Upper Silesian Mineral Coal Basin

UPPER SILESIAN MINERAL COAL BASIN (RU: Верхнесилезский каменноугольный бассейн) is the large coal basin within Poland. This basin is situated within the Katowice and Krakow provinces, on the Upper Silesian lowland, which is fringed at the north-west by the Sudeten mountains, and at the north-east by the Świętokrzyskie mountains. The area of the basin is approximately 6500 square kilometres, of which approximately 1000 square kilometres are accounted for its southern part within Czechoslovakia, which is distinguished under the name of the Ostrava-Karviná basin. The total reserves within the basin to the depth of 1000 metres are calculated at 100 billion tonnes.

The coal-bearing depositions of the Lower and Middle Carboniferous (Namur-Westphal) fill the large trough, which is dipping into the south-eastern direction. The thickness of these depositions increases from west to east, from 2500 to 6000 metres. On the area of approximately 1200 square kilometres within the northern and western parts of the basin, the coal-bearing rocks emerge onto the surface or under the thin (5-20 metres) cover of the Quaternary depositions, while on the remaining area, these rocks are overlain with the marine formations of the Triassic, Jurassic, and Miocene, with the total thickness of several hundred metres.

There have been unsealed within the coal-bearing stratum more than 450 coal layers and interlayers, of which there are up to 200 layers with the thickness of more than 0.5 metres. There is most coal-saturated the middle part of the cross section (the Ruda and Siedlce stratigraphic suites) with the thickness of up to 1000 metres, within which there are contained up to 30 layers with the average thickness of 1-2 metres, and the unique layers with the thickness of 7 and 24 metres. The coal-bearing capacity decreases itself from west to east, and along the same direction, there proceed the splitting and thinning of the layers. The north-western part of the basin is folded into the narrow folds of the sub-meridional strike with the numerous reverse faults. To the south and east, there are well developed the slightly inclined brachymorphic structures, which have been disrupted by the dip-slip faults, which are creating the small block structure within the certain places. The coals are humic, with the homogeneous petrographic composition, but there may be often found within the top parts of the coal layers the interlayers of the cannel coals. The degree of the metamorphism of the coals increases itself from east to west.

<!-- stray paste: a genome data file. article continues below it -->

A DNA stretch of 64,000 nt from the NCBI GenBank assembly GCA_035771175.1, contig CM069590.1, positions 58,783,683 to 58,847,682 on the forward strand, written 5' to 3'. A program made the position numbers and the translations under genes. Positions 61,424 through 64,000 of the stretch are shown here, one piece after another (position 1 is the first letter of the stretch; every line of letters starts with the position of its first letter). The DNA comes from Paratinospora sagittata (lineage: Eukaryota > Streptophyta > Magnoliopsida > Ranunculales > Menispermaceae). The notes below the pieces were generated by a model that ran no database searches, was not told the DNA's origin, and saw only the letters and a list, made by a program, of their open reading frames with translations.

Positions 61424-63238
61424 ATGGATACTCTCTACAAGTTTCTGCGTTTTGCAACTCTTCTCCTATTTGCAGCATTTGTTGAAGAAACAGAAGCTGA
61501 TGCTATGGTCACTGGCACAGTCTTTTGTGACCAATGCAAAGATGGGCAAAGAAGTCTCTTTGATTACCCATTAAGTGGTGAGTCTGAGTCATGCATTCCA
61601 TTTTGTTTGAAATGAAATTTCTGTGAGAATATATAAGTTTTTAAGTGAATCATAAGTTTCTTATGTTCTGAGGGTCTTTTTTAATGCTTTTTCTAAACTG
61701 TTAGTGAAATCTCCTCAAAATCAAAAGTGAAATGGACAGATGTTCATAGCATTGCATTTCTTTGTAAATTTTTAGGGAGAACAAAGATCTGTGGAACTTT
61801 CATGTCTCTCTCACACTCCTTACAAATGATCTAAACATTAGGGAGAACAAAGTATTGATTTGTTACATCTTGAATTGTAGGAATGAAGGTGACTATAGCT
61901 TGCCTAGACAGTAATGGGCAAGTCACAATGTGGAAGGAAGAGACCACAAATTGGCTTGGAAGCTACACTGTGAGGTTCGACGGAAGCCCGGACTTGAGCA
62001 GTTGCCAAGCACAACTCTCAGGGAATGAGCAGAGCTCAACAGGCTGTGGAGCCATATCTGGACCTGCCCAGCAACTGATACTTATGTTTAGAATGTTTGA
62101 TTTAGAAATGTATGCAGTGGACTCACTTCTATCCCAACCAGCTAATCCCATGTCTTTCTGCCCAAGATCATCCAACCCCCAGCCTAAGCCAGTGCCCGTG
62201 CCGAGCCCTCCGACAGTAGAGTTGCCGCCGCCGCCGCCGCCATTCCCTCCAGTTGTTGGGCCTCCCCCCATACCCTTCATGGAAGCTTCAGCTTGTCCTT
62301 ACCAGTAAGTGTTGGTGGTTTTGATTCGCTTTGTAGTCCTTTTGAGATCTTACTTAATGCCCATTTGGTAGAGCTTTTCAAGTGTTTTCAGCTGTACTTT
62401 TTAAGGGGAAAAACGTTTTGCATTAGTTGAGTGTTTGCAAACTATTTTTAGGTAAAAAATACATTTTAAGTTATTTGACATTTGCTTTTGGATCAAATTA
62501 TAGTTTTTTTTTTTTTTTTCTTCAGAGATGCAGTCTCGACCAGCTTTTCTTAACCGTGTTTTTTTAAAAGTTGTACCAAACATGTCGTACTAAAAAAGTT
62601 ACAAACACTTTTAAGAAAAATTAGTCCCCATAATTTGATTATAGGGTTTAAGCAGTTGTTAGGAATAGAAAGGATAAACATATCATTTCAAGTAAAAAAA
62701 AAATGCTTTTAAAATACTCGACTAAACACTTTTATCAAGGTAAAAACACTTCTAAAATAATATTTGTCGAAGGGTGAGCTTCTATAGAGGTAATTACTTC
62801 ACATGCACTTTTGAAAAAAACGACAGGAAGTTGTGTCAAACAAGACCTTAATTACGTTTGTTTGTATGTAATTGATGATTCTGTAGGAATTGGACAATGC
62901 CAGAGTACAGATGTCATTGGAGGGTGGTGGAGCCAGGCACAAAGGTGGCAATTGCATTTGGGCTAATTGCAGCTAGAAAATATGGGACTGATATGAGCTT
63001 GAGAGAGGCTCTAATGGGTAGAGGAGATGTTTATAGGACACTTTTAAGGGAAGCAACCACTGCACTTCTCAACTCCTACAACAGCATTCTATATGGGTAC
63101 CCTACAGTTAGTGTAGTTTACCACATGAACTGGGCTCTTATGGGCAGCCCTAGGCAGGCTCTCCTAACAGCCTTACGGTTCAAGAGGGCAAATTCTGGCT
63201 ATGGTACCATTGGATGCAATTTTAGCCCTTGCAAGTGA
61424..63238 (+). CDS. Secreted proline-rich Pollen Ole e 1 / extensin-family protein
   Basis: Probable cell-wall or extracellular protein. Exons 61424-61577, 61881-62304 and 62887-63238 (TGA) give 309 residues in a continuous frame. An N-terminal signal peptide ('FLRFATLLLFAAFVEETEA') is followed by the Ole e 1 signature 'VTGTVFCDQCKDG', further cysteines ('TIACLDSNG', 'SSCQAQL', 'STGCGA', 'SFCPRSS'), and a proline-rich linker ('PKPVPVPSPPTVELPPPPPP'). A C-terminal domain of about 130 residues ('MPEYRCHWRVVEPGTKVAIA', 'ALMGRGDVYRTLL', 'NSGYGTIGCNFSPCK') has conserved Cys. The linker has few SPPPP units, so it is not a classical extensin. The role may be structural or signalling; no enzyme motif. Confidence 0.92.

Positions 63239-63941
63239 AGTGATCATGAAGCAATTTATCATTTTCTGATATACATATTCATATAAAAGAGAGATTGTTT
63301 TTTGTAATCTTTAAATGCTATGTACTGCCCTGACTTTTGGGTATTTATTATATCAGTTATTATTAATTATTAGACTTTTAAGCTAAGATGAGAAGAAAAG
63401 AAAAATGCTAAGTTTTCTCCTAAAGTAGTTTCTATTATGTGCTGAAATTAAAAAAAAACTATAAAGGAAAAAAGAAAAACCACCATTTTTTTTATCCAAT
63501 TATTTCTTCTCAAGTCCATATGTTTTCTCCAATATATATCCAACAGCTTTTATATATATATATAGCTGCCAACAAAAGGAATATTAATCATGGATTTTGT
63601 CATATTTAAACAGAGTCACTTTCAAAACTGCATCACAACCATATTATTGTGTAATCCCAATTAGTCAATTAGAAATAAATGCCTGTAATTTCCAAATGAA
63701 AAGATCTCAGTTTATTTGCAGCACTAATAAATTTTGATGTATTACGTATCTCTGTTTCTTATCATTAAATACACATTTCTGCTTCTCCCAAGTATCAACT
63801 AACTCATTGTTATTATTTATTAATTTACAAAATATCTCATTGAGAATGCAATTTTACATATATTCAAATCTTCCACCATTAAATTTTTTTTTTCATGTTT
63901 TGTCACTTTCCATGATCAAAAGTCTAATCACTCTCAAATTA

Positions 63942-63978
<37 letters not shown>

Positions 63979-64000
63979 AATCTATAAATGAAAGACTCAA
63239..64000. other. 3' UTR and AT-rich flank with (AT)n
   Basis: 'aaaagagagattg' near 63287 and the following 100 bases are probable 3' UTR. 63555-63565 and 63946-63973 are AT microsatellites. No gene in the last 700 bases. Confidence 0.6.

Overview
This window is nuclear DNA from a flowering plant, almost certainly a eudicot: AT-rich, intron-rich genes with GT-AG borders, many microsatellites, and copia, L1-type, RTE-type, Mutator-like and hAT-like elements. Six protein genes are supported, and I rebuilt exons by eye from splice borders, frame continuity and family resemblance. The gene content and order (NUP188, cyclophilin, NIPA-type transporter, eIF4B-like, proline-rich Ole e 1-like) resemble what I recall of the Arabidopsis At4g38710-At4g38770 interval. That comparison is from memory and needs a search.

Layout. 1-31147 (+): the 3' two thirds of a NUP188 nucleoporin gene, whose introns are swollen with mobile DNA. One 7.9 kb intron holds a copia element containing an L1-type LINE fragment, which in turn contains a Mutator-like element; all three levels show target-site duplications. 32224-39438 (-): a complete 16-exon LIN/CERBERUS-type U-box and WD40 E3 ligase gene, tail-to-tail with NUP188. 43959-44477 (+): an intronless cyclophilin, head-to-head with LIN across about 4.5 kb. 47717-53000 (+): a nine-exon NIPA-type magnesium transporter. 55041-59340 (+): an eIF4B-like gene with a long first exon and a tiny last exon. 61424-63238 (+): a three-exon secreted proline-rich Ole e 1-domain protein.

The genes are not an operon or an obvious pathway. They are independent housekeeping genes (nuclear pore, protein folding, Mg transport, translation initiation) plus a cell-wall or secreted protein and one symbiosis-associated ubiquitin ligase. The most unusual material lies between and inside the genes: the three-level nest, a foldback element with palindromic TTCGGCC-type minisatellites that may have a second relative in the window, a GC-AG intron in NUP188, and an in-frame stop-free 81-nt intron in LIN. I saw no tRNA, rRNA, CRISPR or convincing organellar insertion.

The development of the coals is conducted mostly within the Rybnik-Gliwice (the western part of the basin) and Central (the northern part) industrial regions, where are contained the high quality sintering coals of the GZh, Zh, and K marks. There is also involved into the industrial mastering the Krakow (eastern) region with the coals of the D and G marks. The coals are prevalently of the low-ash type (Ac = 3-8%). The gas-bearing capacity is weak, and, within the unsealed part of the basin, it increases itself into the southern direction. The water-bearing capacity of the rocks of the Carboniferous is low, while there have the high water abundance the rocks of the Triassic, Jurassic, and Miocene. The Upper Silesian mineral coal basin accounts for approximately 98% of the total extraction of the mineral coal within Poland. The extraction is conducted using the underground method. The major indicators of the underground mines within the basin (1980) are: the extraction of the marketable coal is 182.6 million tonnes; the average depth for the development is 498 metres; the share of the extraction from the depth of more than 600 metres is 21.5%. The distribution of the extraction throughout the thickness of the layers is 13.8% up to 1.5 metres, 56.9% from 1.5 to 3.5 metres, and 29.3% more than 3.5 metres. There are beneficiated all the coking coal, and the significant portion of the energetic coal. The coal, which has been beneficiated, amounts to 55% within the total marketable extraction. The largest underground mines are the "Mine named after Lenin" (the productive capacity is 24 thousand tonnes per day) and "Piast" (16 thousand tonnes per day).